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"Story in a game is like a story in a porn movie. It's expected to be there, but it’s not that important."
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Some games have epic, sweeping plots that could easily have been made into an action Miniseries instead of a game. Others just seem to have a plot because people feel a little silly doing things for no reason, even if the real reason they're playing is because it's fun.

An Excuse Plot is, in the simplest terms, a plot that is clearly there merely as a justification for the gameplay, or other form of flashy, show-offy-ness, to happen. In short, the story serves the needs of the gameplay, nothing more. It makes no pretense of intrinsic value, but simply provides some banter so you understand why the purple and non-purple units are shooting at each other.

A potential disadvantage of including a half-assed plot (as opposed to no plot at all) is that it can make the game seem unfinished, poorly thought-out, or childish. However, many developers either do not think about these risks or consider the structure and context an Excuse Plot provides to be worth it.

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An Excuse Plot is not necessarily a poorly written, minimalistic, or stupid storyline, only one that has been written to obviously showcase something else. These are typically featured in games for children such as Super Mario Bros. (though there are exceptions in that series, such as the RPG spinoffs), as a complex storyline would not be something that children would understand. Beware of the Anthropic Principle.

If you want to know how to write your own excuse plot, we've got you covered.

A Super Trope to:

A Sister Trope to No Plot? No Problem! (not even bothering with plot at all).

Compare:

Contrast Play the Game, Skip the Story (the plot is deep, but the players see it as an excuse).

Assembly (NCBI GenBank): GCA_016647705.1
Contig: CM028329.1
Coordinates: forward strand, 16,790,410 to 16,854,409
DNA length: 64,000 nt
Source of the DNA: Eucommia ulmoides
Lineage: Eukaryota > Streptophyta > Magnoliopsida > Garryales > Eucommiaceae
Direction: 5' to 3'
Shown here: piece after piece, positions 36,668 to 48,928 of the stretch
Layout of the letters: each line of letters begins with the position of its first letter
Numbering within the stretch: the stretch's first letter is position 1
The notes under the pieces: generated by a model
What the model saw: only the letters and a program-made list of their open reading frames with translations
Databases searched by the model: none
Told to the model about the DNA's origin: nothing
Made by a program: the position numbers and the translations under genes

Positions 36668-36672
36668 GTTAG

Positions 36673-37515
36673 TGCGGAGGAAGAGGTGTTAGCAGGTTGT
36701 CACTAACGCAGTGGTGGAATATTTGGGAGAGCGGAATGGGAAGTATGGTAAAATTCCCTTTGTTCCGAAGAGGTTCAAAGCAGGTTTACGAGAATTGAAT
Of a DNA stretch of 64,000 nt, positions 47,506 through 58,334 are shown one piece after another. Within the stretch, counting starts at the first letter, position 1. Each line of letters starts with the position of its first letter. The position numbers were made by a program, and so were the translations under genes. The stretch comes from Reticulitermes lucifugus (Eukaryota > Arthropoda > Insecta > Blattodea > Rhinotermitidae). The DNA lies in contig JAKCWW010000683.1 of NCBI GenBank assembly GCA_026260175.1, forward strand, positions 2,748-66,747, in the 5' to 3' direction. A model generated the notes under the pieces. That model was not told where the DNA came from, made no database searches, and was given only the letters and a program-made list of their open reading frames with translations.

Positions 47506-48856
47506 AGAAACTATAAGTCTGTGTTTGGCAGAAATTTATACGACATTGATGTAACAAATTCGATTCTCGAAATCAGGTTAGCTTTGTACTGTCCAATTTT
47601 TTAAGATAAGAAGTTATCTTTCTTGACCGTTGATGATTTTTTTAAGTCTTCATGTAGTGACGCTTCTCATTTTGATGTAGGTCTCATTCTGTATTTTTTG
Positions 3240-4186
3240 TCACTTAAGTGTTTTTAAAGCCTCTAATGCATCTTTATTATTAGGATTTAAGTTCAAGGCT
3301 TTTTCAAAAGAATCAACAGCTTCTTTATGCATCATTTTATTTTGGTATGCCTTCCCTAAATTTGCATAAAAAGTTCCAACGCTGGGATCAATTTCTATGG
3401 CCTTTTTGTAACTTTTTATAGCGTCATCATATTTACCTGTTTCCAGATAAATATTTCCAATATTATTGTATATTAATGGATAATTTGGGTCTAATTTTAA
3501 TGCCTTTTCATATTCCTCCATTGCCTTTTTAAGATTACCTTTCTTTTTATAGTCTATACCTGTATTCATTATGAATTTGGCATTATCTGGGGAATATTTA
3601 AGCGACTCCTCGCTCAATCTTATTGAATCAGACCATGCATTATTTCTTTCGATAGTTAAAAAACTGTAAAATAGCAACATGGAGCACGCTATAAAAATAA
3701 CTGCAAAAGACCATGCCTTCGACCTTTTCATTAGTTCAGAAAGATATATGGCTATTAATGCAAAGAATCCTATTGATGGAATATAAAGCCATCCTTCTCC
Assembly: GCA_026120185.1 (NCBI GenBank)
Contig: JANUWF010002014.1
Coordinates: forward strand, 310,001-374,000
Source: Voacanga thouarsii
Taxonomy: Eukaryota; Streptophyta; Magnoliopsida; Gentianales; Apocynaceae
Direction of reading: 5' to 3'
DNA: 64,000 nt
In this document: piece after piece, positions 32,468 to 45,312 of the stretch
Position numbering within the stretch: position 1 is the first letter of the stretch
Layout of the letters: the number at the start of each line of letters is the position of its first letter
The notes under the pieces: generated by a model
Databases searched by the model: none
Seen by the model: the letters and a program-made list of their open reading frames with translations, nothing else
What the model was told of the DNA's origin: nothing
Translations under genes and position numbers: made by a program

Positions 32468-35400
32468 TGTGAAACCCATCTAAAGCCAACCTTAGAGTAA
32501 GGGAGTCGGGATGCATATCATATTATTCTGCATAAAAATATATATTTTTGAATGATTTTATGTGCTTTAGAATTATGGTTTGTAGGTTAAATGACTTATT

Examples:

    open/close all folders 

    Anime & Manga 

    Board Games 
  • The Cheapass Games board game Devil Bunny Needs A Ham has a story, which, in all seriousness, goes as follows: "You and your friends are living pleasant and full lives in Happyville. You are highly trained and well-paid sous-chefs, who have decided to climb to the top of a tall building, as fast as you can. Devil Bunny needs a ham. And he's pretty sure that knocking you off the building will help him get one. Perhaps he is right. Perhaps he is not."
  • The Excuse Plot for Fight City is about as short as you're going to get. "It's a city, and they fight."
  • Steam Tunnel couldn't even stay interested enough to finish its excuse: "In the year 2185, in the steam-driven titanium mine deep under the surface of Io... oh, who are we kidding. Steam Tunnel is a great game with no particular basis in reality."
  • Clue's plot is essentially - "Mister Boddy (or Dr Black) is dead. Find out whodunnit." There is no explanation of who Mister Boddy (or even Dr Black) is, why would anyone want to kill him, or who the guests are and why they're at the mansion. Various other ports DO list motives, but they're all contradictory (and none of them tell us who he is).
  • Candyland has a backstory about the King being kidnapped by Lord Licorice and only two children from our world being able to find him, with gingerbread men (the playing pieces) acting as guides. Even as a child, did any of this matter when you were actually playing the game? No.

    Comic Books 
  • Civil War, according to Word of God from Mark Millar. He just really wanted to write a story about people who were typically on the same side beating the tar out of each other, and the Super Registration Act was just a convenient backdrop he came up with to allow this to happen. Any and all political subtext was completely unintentional.
    • The sequel, Civil War II, had an even more transparent excuse plot. Organized so that Marvel could crowd comic store shelves with new books that said "Civil War" on the cover just as the MCU version of the original hit theaters, the event used unbelievably flimsy justifications to turn hero against hero yet again. The arbitrariness of the entire conflict was one major reason (albeit not the only one) that fans reviled it.
  • Red Ears: In this pornographic comic book series every plot is just an excuse to showcase sex scenes.
  • Similarly, every story in Wally Wood's Sally Forth was an excuse to feature sexy naked women to entertain the US servicemen reading them.
  • Mortadelo y Filemón: The comics usually have extremely thin plots that just function to place the characters in random settings or situations, and then let slapstick ensue. Usually Mortadelo and Filemón's investigations do not advance one iota over the course of one story until the very ending, and often another agent will solve the case, or it turns out there was no case to solve at all.
  • The French gag series Les Astromômes begins with Quentin getting his friend Rodrigue's sister Lise to notice him, by claiming that he's interested in astronomy like she is. The antics that ensue from this initial premise are essentially a framing device used to teach the readers about various astronomy facts.